There are eighteen examples, well beyond summary in a brief post. In general, I had hoped the book would have delved deeper. Many of the chapters are brief descriptive summaries of challenges faced and responses. Readers familiar with this literature might be left wanting. However, for those who do wonder 'why the poor do not rise up', this is a collection worth reading. Two thought provoking quotes:

From Praba Pilar and Alex Wilson: "An early example of these confining constructs was the "Inter Caetera," a papal bull issued by Pope Alexander VI in 1493 that laid out the justification for the Doctrine of Discovery. It established that Christian nations had a divine right (based on the bible) to grant themselves legal ownerships of any "unoccupied" lands (where unoccupied was defined as the absence of Christian people) and dominion over any people on those lands. A current example of these confining constructs is the salvation narrative unconsciously reproduced by many in the white Left when approach Indigenous and other non-European communities as allies but present solutions that have been developed in isolation, are paternalistic, and/or are inappropriate to the context. Salvation narratives are often seen as benign, but they are not. hey reflect and perpetuate the early justification for colonization, i.e., that "God had directed [Europeans] to bring civilized ways and education and religion to Indigenous Peoples and to exercise paternalism and guardianship powers over them'" (p. 35)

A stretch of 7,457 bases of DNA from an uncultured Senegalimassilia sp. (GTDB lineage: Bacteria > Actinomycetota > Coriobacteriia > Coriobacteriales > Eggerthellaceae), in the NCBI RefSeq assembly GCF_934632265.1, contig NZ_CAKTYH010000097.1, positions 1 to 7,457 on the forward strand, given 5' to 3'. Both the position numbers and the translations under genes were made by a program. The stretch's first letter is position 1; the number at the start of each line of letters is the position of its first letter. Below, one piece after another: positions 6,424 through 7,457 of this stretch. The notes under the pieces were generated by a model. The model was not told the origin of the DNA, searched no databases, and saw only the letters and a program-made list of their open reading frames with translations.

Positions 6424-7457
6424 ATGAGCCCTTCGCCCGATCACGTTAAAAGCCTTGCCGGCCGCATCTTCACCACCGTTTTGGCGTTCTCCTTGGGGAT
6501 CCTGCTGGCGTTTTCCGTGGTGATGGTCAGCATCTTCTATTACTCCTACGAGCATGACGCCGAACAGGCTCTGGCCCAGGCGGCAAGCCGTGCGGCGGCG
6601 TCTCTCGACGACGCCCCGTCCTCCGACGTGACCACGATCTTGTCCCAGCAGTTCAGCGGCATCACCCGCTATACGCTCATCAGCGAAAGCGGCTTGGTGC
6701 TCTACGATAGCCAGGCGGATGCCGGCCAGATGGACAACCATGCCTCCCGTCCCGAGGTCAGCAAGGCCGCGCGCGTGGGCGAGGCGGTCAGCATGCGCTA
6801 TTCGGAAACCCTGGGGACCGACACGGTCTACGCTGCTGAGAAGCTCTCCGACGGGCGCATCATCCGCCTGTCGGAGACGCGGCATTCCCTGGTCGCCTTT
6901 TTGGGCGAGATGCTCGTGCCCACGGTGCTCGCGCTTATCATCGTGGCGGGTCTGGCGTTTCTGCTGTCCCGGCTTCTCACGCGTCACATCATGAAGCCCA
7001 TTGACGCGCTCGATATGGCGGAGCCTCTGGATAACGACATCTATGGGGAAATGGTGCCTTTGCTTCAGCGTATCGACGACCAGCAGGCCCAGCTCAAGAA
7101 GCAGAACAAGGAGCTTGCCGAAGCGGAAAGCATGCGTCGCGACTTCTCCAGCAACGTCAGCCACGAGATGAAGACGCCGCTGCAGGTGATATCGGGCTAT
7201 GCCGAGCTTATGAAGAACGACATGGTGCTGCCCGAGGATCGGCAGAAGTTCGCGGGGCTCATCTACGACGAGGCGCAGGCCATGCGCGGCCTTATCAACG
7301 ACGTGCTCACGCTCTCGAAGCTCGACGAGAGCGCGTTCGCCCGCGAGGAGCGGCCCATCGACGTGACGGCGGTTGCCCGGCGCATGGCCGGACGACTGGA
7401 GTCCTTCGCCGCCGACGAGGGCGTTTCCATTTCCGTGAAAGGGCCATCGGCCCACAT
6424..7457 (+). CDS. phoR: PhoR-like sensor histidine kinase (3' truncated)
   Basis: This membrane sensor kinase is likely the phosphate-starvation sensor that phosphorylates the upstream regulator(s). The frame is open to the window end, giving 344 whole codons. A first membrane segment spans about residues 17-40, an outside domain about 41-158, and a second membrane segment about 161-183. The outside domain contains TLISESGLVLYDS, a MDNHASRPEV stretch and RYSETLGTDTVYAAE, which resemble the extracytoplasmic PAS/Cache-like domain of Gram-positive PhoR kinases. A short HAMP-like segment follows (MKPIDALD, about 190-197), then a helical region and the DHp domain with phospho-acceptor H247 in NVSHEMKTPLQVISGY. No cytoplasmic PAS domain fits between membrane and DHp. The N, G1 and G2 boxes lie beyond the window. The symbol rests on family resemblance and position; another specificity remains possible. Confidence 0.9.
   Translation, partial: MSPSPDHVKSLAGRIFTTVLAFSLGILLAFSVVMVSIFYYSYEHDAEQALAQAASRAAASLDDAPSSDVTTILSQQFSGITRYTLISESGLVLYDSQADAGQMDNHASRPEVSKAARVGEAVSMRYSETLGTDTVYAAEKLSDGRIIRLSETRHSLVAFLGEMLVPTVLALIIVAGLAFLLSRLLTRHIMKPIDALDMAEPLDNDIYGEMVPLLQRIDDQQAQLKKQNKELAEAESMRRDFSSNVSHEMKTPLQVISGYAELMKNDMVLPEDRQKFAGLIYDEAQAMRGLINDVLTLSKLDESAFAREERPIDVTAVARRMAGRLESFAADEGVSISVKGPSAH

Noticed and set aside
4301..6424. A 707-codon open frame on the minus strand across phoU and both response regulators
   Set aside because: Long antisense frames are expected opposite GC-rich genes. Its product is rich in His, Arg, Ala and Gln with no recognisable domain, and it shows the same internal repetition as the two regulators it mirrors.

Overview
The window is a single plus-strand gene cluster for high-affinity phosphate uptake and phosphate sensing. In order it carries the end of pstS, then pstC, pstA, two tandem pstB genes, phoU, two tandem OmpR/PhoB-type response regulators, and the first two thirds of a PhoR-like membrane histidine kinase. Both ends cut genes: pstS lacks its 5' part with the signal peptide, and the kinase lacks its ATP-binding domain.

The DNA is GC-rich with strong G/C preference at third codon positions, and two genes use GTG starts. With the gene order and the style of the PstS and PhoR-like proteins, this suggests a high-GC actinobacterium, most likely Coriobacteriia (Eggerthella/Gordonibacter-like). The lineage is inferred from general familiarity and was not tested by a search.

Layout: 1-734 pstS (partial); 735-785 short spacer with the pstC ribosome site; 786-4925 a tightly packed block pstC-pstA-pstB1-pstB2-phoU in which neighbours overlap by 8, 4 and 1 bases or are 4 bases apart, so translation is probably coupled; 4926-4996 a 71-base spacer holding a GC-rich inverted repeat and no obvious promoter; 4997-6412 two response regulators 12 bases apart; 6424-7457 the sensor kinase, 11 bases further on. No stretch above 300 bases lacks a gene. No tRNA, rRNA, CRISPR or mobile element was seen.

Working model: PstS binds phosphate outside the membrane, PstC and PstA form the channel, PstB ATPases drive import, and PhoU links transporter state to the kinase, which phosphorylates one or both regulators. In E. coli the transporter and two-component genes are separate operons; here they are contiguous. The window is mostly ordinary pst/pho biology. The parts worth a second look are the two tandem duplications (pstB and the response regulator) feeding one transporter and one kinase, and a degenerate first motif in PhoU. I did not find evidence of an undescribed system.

From Gussai Sheikheldin: "States and markets normalize the exploitation and oppression of many in society through the pretext of order and justice… becoming aware of a phenomenon does not automatically imply that one will care to transform it, so understanding structural sources of oppression in society does not necessarily mean that one will seek to combat them. That is objectively true, but we should also be mindful that any genuine care is unlikely to happen without understanding. Then there's the difference between understanding on the one hand, and 'consciousness' (understanding and caring) on the other." (p. 233-235).